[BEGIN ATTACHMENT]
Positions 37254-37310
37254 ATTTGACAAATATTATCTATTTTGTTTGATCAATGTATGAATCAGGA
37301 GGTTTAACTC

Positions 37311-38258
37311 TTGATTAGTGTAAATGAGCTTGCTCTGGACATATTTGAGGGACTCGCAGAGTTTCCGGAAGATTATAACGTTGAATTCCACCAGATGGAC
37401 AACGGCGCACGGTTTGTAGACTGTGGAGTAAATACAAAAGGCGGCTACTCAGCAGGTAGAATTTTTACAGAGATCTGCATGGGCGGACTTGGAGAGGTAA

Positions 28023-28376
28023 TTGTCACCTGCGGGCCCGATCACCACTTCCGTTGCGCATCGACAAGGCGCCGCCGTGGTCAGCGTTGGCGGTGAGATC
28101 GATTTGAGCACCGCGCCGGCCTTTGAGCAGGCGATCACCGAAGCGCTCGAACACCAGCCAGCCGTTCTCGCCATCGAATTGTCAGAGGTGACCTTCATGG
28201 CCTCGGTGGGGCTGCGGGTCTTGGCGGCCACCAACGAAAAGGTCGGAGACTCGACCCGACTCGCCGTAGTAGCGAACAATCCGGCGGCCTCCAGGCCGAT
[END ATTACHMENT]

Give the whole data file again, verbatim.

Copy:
Positions 37254-37310
37254 ATTTGACAAATATTATCTATTTTGTTTGATCAATGTATGAATCAGGA
37301 GGTTTAACTC

Positions 37311-38258
37311 TTGATTAGTGTAAATGAGCTTGCTCTGGACATATTTGAGGGACTCGCAGAGTTTCCGGAAGATTATAACGTTGAATTCCACCAGATGGAC
37401 AACGGCGCACGGTTTGTAGACTGTGGAGTAAATACAAAAGGCGGCTACTCAGCAGGTAGAATTTTTACAGAGATCTGCATGGGCGGACTTGGAGAGGTAA

Positions 28023-28376
28023 TTGTCACCTGCGGGCCCGATCACCACTTCCGTTGCGCATCGACAAGGCGCCGCCGTGGTCAGCGTTGGCGGTGAGATC
28101 GATTTGAGCACCGCGCCGGCCTTTGAGCAGGCGATCACCGAAGCGCTCGAACACCAGCCAGCCGTTCTCGCCATCGAATTGTCAGAGGTGACCTTCATGG
28201 CCTCGGTGGGGCTGCGGGTCTTGGCGGCCACCAACGAAAAGGTCGGAGACTCGACCCGACTCGCCGTAGTAGCGAACAATCCGGCGGCCTCCAGGCCGAT